“None of this is happening. We think we’re here but we aren’t.” I am in Tigh Neachtain in Galway with Speaking of I.M.E.L.D.A.on the 10th of April.  We are having an abortion referendum in Ireland on May 25, to repeal the anti-abortion Amendment they put into the Constitution in 1983. All over the country, there are canvasses, there are gatherings.  I have been talking at my first of manyTogether for Yesmeetings. The Imeldas, weary, sharp, wise,  have come from London and travelled the country interviewing rural organisers for abortion law reform in Ireland. They have been to markets and town squares. They came to Galway from the cattle mart in Ennis. They joke that they almost bought a bullock. We…

Did Baudrillard foretell the advent of fake news? From disinformation to hyperinformation

Jean Baudrillard (1929-2007) is not the most often cited of the post-war French philosophers. Yet, radical, nihilistic, prophetic, Baudrillard’s philosophical critique of post-modern society, and specifically his idea of the ‘hyperinformation society’ emanating from his more well-known concept of ‘hyperreality’, is surprisingly apt for understanding the current climate of fake news. Today, ‘fake news’ has become a ubiquitous term. Itself a misnomer, the recent EU Report on Fake News and Online Disinformation notes that fake news is ‘not only an inadequate’ term ‘but also misleading’.1 Without any specific reference to Trumpism, the EU report goes on to name fake news as ‘a weapon with which powerful actors can interfere in circulation of information and attack and undermine independent news media’,2…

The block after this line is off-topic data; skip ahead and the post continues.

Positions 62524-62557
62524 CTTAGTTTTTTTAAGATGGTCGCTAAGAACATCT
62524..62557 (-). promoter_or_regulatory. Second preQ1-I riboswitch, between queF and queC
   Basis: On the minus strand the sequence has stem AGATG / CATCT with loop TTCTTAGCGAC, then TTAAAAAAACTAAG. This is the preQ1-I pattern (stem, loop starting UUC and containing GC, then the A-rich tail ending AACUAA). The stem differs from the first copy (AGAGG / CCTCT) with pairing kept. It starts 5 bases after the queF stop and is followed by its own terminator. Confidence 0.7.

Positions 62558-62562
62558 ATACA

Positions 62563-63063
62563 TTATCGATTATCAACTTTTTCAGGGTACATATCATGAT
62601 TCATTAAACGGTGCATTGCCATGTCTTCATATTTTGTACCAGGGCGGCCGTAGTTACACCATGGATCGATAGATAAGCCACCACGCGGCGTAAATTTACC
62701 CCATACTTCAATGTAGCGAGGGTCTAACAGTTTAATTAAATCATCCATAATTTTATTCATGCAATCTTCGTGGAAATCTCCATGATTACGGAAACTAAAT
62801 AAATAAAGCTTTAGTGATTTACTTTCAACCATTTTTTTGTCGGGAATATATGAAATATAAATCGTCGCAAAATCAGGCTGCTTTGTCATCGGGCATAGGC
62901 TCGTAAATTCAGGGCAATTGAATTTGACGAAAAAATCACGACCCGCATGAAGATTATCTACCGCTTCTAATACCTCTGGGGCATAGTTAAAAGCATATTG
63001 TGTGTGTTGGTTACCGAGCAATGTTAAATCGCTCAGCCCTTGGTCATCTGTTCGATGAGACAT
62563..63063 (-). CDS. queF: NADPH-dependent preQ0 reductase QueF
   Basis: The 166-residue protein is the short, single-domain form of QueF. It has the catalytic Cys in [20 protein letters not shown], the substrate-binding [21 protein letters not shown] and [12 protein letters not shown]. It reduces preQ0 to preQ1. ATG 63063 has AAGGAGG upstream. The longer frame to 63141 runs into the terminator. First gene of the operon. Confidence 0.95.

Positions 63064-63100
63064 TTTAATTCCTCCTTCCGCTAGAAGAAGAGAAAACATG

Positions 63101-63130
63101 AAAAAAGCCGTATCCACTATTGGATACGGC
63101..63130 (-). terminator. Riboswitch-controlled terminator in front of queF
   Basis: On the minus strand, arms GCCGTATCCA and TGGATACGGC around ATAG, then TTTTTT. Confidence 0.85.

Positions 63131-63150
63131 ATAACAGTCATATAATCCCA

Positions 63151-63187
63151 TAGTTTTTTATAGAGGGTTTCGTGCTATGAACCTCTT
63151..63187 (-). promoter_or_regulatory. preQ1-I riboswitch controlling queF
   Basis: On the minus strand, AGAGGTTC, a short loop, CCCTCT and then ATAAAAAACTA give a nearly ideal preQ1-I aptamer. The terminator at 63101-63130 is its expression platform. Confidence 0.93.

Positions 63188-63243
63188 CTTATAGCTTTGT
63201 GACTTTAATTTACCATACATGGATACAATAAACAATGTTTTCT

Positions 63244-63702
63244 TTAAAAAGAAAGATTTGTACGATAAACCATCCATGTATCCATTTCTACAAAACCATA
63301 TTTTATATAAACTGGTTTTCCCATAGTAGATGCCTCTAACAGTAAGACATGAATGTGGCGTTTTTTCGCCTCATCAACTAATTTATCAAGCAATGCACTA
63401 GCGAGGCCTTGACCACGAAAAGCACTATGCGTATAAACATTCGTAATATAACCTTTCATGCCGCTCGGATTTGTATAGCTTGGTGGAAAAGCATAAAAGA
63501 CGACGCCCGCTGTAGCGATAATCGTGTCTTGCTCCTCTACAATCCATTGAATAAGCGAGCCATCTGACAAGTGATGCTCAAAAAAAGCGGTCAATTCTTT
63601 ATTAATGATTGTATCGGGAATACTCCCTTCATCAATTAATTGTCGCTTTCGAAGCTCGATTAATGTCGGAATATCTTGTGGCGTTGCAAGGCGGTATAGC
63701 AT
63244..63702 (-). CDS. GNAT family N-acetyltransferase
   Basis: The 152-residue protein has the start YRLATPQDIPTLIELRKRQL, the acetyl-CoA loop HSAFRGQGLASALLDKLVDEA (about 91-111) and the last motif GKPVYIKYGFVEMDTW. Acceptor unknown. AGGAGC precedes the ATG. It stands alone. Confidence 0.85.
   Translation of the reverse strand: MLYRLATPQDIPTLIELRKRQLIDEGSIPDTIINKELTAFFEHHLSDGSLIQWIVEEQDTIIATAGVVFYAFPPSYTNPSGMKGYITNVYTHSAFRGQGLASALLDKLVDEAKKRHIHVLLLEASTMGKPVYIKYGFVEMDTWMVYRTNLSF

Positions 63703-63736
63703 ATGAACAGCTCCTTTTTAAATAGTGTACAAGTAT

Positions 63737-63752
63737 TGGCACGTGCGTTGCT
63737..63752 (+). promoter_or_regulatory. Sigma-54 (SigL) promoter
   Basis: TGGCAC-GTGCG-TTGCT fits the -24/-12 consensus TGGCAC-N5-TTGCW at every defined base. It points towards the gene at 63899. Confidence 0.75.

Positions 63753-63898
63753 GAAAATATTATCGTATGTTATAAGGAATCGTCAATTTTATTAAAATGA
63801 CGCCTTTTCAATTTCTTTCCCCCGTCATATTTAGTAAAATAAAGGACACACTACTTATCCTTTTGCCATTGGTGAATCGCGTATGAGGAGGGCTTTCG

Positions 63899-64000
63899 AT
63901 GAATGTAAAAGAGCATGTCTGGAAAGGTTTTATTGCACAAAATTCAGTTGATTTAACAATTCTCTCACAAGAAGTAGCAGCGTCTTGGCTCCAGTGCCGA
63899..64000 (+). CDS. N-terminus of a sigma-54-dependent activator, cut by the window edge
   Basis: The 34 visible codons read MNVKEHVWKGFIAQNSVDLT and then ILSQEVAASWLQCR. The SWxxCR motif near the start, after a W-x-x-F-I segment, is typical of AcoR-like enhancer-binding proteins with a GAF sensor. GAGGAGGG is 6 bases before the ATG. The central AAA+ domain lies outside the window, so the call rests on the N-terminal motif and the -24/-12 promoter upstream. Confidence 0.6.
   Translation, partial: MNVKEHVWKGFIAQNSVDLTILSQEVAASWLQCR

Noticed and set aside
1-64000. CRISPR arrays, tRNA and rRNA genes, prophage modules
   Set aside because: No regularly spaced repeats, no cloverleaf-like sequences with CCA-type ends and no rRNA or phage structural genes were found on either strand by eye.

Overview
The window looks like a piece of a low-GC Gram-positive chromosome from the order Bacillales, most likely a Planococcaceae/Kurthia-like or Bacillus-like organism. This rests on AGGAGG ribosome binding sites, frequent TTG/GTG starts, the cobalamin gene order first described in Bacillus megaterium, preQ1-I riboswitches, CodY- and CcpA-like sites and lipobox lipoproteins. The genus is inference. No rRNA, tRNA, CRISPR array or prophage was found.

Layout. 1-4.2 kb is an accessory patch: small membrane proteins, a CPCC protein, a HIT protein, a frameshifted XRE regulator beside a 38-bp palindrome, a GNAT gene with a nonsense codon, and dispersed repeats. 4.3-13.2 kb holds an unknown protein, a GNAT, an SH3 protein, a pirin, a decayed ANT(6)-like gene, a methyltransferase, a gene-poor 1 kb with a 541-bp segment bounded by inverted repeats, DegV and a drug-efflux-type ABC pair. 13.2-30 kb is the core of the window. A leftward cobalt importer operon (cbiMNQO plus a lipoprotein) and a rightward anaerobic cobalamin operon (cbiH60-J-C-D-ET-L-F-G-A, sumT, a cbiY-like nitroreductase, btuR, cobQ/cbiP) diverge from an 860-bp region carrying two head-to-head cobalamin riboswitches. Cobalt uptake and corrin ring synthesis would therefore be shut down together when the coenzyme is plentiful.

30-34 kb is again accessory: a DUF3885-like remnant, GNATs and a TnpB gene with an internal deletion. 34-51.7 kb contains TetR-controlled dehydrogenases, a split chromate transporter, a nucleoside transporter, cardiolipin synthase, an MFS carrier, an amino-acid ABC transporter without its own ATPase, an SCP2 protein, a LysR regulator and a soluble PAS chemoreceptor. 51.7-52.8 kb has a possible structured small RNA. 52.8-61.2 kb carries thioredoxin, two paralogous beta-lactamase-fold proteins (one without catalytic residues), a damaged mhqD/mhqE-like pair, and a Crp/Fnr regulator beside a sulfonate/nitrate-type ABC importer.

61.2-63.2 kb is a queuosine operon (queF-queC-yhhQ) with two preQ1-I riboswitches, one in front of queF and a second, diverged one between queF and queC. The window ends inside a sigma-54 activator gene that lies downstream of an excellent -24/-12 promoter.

On Rosa Parks’ Tomahawk, or, The US Strikes in Syria